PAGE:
6 Must-Know Facts If You Were Injured at Work in Ontario
First Steps for Injured Workers in Ontario
In recent years, a shocking 57,368 Ontario residents have been injured on the job.
Though in some industries discussing ailments might be stigmatized, particularly if your job is very physical and relies on your mobility, it is important to seek help.
If you are an employee injured at work in Ontario, don’t panic: you have a variety of help available to you.
Seek first aid immediately
As odd as it may sound — whether out of pride or fear of being fired — many workers fail to seek first aid.
Failing to seek first aid can lead to horrible complications, from infections to much worse.
Many workers around you might be qualified to provide first aid. Ask around when you can to see who of your coworkers are qualified, so if the time does come when you require assistance, you know who to ask.
If the injury is more serious and requires a hospital visit, speak to your employer immediately. Understand that it’s your employer’s responsibility to get you the first-aid care you need
At your appointment: assess your medical needs
At your appointment or at the hospital, ask your healthcare practitioner when you are receiving first aid care: “Do I require additional healthcare beyond first aid for my injury?”
You could be entitled to an array of healthcare benefits under your employer’s insurance plan.
If you are interested in accessing healthcare benefits, don’t delay: you only have 6 months to claim these benefits on your employer’s insurance plan.
If you are using your employer’s insurance, please note that OHIP may not cover certain healthcare costs that it might have otherwise, such as physiotherapy.
Your Options if You are an Employee Injured at Work in Ontario
File a claim
Perhaps due to the paperwork involved, some employers will not want you to file a worker’s compensation claim. Do not let them try to substitute sick pay for your compensation claim — it’s woefully insufficient compared to worker’s compensation.
If your healthcare provider gives you the go-ahead, promptly file a claim.
Do you need help with the forms, or need someone to talk you through the process? Support workers at Community Legal Education Ontario (CLEO) can help you with this.
If your claim is successful, you will receive months of recovery time and treatment, as well as a return-to-work plan and workplace protection.
Was your claim rejected?
If your worker’s compensation claim for an injury in Ontario was rejected, and you feel you have a case, you can file an appeal.
As with your first claim, ensure you file your claim promptly. Consider conferring with a lawyer to assess what might have gone wrong in your claim to have it rejected the first time.
Stay organized and keep a checklist of points when filing your claim for the second time.
What qualifies as being “at work” in terms of an injury?
This is a deceptively simple question. In fact, it is very possible for some injuries to qualify as “workplace injuries,” even when you aren’t onsite.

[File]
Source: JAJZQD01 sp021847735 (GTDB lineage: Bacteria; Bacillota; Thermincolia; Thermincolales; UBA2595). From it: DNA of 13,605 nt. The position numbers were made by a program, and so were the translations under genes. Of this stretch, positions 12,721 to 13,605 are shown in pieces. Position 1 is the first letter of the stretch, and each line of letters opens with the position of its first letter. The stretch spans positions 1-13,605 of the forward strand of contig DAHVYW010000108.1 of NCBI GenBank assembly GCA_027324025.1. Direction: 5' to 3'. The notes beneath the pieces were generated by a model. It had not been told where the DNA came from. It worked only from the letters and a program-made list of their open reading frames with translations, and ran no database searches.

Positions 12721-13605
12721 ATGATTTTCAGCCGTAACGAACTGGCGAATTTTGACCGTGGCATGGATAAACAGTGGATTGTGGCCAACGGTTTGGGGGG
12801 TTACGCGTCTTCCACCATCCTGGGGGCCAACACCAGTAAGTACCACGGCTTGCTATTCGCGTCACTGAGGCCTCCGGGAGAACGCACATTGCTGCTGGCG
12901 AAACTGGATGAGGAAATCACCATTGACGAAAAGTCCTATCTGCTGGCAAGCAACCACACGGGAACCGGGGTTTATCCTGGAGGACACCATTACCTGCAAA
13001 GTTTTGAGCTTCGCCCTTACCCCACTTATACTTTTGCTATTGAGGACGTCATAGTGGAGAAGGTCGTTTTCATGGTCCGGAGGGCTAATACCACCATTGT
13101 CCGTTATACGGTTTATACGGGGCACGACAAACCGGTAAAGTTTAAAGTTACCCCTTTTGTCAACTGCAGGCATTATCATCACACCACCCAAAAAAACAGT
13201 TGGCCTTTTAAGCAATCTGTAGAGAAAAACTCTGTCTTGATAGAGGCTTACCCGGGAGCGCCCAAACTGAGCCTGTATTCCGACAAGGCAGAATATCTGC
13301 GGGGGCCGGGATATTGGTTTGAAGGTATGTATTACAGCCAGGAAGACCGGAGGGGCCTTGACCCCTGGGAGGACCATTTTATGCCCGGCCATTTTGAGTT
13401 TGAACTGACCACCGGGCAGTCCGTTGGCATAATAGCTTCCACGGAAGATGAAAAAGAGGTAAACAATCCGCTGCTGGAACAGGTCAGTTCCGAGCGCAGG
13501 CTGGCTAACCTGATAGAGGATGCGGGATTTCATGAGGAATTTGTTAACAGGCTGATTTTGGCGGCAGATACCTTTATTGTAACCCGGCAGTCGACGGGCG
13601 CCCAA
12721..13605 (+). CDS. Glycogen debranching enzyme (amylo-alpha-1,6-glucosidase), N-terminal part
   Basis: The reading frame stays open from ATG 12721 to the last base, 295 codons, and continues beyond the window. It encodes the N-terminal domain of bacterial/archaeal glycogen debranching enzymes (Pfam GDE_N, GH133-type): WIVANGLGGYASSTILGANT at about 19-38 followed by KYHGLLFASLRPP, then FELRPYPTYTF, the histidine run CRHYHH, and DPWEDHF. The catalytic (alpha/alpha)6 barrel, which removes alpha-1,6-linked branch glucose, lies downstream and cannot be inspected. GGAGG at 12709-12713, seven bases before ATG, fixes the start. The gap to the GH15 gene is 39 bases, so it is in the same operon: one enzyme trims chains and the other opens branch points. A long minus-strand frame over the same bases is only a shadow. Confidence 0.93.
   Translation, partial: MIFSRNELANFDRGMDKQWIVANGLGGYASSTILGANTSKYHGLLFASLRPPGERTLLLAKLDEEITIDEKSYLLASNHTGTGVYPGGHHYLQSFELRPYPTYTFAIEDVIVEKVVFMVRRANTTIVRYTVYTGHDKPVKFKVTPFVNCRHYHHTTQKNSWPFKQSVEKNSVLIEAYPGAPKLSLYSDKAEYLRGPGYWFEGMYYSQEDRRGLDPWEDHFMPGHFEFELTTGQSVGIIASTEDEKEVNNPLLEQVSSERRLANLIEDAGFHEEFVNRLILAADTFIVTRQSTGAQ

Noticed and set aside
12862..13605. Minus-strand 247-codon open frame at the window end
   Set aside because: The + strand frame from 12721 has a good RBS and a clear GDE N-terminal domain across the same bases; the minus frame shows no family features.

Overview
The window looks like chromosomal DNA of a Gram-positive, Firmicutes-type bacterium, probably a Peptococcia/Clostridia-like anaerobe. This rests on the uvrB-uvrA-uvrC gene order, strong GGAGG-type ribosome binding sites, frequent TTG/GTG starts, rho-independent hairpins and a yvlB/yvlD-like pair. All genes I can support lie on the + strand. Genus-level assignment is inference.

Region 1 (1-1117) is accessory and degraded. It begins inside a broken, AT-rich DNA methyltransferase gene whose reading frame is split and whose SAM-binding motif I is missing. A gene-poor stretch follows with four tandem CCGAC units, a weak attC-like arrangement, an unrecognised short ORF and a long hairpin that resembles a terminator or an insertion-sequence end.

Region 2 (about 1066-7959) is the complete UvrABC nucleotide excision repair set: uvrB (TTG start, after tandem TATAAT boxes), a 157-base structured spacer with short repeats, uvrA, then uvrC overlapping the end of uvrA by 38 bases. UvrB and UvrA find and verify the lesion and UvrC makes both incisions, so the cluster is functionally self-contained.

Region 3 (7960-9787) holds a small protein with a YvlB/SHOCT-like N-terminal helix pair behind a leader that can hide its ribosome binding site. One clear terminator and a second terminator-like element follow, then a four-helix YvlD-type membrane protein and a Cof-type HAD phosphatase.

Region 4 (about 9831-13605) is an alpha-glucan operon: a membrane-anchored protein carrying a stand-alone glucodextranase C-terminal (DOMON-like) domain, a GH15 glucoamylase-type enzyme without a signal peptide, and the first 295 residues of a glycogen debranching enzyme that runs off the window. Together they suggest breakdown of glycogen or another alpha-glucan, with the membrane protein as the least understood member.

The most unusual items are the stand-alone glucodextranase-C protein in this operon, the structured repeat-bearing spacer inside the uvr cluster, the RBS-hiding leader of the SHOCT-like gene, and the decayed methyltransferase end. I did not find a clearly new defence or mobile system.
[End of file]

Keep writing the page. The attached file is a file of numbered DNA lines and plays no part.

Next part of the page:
According to Ontario law, you’re ‘at work’ if you are performing a task for your employer (e.g. carrying a huge tray of scalding hot coffees back from Starbucks.) You are also eligible for worker’s compensation if your injury happens near the premises (for example, an icy parking lot.)
Damage to personal devices related to your injury
Some personal devices play an essential role in your body functioning at peak capacity, and can be damaged by your injury. For example, your dentures or prescription glasses, sunglasses, or contact lenses could be damaged as a result of your injury at work in Ontario.
Luckily, their repair could be covered in your claim. Ensure you present the WSIB with your prescription when submitting a request for their repair.
- Some conditions appear immediately as an injury, e.g. dropping a brick on your foot, and require need urgent care
- Other conditions develop slowly as a result of work, such as disabilities like carpal tunnel
- You have options: file a claim within six months of noticing the injury.
- There are also options for preventative care; many are free or covered by OHIP
If you fear that you may have sustained a long-term injury, it’s vital that you visit a specialist. A physiotherapist will help you diagnose potential long-term health effects of an injury — conditions that may impact your day-to-day life (walking, playing sports, or even sitting). Book your appointment sooner rather than later.
Returning to work
So over the six months following you injury, you received the healthcare and support you have required to recover and feel ready to return to work.
Ensuring all procedures have been followed correctly, your employer is legally required to reinstate you once you have healed. So long as you stay within the six-month window, the transition back to work should be smooth.
What if my employer fails to comply?
Sometimes, things go sour between employers and employees.
What if your employer fails to follow the treatment plan given in your claim? What if your employer fires you within your allotted recovery period?
Your employer must prove to the WSIB that the termination was not because of the injury or the compensation claim.
Don’t panic. You have many options available to you; know your rights.
Follow the procedure and know your rights
If you find yourself injured at work in Ontario, you should follow a procedure to ensure your health and employee rights are protected. Act immediately to get first aid, if required file right away for benefits, and firm up a plan for returning to work.
Here are further resources for learning about your rights as an employee in Ontario.
Whether at work or at home, there is never any reason to live with pain. Contact us today to set up an appointment with one of our specialists.